This week’s industrial action by the Prison Officers Association (POA) is ostensibly borne out of official figures which reveal a disturbing rise in prison violence. Assaults are up a third and attacks on staff have increased by more than 40 per cent in the past year. This is rightly the subject of urgent examination.
There is no doubting the damage these attacks cause to confidence and morale. In light of this, it might not seem unreasonable for prison officers to withdraw their labour, but the Government was right to demand an end to the walkout. A strike betrays a long history of responsible commitment among prison officers to the security of our prisons and the prisoners in their care. Neither does industrial action protect staff, as prisoners who have been locked up during a walkout are more prone to exercise their frustration once unlocked the next day.
The debate about prison violence had already, before this week’s action, become a false trade-off between stability and staff numbers, and is now in danger of becoming an old-fashioned pay and conditions dispute. We owe it to those in custody and the wider public to ensure discussions fully account for the complexity of the custody model in this country.
Rather than use coercive control in British prisons, an environment of mutual respect between prisoners and staff underpins a more subtle notion of imprisonment “by consent”
The UK has never been particularly reliant on coercive control to manage prisons. Everyone working in the system recognises that there is no way on a prison wing of 100 prisoners that three, four or even eight prison officers could possibly maintain coercive control.
Instead, an environment of mutual respect between prisoners and staff underpins a more subtle notion of imprisonment “by consent”. This is obviously questioned from time to time as personalities change. Although this can lead to instability, a state of dynamic equilibrium reasserts itself as resources are redirected or experience developed.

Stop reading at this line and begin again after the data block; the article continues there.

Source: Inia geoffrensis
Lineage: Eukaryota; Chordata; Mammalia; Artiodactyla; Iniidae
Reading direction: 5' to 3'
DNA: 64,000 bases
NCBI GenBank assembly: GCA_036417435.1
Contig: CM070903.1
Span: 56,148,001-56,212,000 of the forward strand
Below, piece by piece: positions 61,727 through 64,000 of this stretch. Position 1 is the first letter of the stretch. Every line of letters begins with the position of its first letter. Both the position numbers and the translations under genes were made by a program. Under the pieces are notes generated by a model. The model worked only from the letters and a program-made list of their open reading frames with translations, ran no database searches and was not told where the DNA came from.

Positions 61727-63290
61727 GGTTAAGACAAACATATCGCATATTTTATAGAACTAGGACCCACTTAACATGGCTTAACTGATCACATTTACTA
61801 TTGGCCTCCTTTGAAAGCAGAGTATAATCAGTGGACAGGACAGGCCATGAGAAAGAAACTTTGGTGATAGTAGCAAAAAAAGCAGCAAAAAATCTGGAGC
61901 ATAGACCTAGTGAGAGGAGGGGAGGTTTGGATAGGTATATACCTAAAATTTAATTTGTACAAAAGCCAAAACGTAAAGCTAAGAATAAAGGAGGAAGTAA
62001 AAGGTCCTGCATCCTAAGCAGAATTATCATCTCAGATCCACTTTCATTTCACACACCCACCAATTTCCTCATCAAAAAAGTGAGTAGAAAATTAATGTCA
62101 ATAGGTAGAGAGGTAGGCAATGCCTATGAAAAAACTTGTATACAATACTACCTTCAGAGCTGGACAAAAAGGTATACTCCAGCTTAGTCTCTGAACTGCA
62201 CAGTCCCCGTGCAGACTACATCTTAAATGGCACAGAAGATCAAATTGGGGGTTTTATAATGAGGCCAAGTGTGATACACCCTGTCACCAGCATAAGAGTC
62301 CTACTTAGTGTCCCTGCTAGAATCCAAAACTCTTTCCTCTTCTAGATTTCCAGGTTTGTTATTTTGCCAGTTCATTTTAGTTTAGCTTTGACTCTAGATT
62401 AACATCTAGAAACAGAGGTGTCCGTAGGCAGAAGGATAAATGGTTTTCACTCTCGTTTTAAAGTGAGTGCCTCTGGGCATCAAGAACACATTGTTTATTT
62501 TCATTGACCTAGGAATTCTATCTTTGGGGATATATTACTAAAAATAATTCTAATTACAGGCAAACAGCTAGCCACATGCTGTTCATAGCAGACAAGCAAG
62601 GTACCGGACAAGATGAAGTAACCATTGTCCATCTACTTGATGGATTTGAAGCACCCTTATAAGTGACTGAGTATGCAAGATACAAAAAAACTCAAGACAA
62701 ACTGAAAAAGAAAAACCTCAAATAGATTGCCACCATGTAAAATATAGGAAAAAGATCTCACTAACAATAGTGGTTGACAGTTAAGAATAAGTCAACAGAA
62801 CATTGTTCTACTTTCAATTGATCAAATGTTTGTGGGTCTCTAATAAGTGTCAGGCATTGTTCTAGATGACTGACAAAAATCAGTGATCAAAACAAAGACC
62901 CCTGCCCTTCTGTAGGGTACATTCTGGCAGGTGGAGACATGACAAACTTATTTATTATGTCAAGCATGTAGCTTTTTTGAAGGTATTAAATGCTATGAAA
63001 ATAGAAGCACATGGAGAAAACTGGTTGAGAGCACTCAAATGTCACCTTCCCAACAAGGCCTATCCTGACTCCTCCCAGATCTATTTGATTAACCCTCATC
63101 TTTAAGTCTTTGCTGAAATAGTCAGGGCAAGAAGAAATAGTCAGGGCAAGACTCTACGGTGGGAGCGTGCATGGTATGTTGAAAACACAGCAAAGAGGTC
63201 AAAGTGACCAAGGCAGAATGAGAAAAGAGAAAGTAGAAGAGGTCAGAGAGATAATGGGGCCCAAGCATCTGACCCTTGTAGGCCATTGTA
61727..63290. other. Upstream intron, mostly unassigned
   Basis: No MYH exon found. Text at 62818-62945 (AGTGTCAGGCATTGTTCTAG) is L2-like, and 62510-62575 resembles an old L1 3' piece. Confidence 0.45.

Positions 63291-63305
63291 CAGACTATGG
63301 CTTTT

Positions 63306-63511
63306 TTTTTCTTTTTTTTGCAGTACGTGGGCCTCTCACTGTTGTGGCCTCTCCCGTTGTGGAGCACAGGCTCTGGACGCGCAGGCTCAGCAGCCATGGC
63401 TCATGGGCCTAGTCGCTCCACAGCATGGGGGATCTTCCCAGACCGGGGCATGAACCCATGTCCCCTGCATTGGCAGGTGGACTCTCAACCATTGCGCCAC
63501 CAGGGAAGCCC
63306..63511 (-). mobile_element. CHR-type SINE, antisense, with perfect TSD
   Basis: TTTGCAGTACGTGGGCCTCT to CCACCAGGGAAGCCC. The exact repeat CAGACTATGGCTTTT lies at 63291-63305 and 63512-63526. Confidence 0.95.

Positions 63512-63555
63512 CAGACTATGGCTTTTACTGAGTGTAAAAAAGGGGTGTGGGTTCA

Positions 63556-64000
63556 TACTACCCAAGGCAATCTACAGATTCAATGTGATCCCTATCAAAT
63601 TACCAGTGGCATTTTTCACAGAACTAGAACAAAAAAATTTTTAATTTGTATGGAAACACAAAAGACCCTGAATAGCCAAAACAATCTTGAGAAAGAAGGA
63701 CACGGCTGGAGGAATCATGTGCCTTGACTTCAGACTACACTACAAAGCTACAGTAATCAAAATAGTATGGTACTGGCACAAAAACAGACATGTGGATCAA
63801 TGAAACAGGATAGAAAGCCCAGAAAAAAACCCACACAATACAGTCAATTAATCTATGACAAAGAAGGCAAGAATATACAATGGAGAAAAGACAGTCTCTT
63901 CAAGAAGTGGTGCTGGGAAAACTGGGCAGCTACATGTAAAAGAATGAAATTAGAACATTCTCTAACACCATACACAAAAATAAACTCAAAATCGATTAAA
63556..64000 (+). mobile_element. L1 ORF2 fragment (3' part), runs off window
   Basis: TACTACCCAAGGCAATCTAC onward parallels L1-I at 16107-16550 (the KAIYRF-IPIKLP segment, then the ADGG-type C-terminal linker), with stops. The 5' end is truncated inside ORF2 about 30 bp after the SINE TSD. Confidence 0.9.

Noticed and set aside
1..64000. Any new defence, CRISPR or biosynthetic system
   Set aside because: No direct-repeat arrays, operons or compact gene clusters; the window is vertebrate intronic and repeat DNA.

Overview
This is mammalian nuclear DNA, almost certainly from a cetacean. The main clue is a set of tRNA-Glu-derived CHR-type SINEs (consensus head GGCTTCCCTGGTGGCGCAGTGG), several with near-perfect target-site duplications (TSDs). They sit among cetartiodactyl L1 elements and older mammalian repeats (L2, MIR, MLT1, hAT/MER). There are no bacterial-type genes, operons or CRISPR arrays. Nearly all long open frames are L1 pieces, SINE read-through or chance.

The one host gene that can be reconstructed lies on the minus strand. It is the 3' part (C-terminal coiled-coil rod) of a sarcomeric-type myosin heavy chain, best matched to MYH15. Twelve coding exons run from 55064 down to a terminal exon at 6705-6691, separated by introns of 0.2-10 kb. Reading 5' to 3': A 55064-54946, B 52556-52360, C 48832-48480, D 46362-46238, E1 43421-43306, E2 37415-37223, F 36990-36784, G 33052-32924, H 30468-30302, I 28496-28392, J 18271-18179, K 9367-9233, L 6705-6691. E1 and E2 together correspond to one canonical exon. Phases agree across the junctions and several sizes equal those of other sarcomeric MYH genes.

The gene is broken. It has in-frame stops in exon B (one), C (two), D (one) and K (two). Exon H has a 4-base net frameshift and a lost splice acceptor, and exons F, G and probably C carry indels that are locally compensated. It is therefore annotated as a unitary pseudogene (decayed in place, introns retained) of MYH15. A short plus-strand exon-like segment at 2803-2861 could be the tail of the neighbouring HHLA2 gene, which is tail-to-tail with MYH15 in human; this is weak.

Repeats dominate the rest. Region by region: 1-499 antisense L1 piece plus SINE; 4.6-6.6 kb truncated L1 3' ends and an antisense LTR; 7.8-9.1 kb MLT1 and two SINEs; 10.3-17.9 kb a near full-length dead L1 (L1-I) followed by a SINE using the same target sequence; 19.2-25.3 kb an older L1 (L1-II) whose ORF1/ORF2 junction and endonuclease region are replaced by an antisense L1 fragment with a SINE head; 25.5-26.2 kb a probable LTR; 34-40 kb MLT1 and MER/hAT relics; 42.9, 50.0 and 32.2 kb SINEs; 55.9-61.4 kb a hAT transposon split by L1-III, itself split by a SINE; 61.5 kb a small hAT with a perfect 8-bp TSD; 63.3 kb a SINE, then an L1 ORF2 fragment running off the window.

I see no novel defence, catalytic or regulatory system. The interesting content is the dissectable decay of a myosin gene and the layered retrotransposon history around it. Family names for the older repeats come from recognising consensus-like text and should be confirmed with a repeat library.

The rise in new synthetic drugs and concerns about staff numbers have highlighted that the fragile consensus is now becoming harder to maintain; just as on the outside, values that support it such as respect for authority, for institutions and for each other are under threat. At the same time, the demographic of prison officers is changing. What used to be a job for life, with employees able to build trust through knowledge and the application of acquired “jailcraft”, is giving way to a more inexperienced workforce with higher turnover.
Stability and staff retention has also suffered through the abolition of roles. The senior officer – akin to a non-commissioned officer in the Army – is a position many prisons have disbanded, but it was pivotal in resolving conflicts before they escalated. Flatter management structures have reduced promotion opportunities, exacerbating turnover.
The mainstay “prison officer” role has been devalued; other more detached professionals exercise a greater influence on the terms and conditions of a prisoner’s sentence. This disconnect between frontline staff and the interventions and programmes that prepare prisoners for release undermines stability.
It is vital that prison officers are more than turnkeys. They should have a greater say in sentence plans in a way which strengthens prisoner relationships, and contributes to the professionalisation of officers who want to create positive change. Governors also need the freedom to lead effectively, and moves to give them greater control over important areas of everyday prison life are welcome. This will surely bring more innovation.
The vast majority of prisoners want to serve their time without incident and our response to the trend in violence should not be to limit rights or take away hope that they will one day be released. Much has been written about the impact of indeterminate sentences, particularly for prisoners who have shown a genuine willingness to change.
For their part, prison officers who do tremendous work in challenging circumstances every day are fundamentally motivated to make a difference to the lives of the people they look after. Our response to prisoner violence should go beyond a simple debate about numbers and consider how hope can be regenerated in jails, both among prisoners and those charged with their care.
Jerry Petherick has worked in the UK prison sector for 33 years and is Managing Director for G4S custody and detention services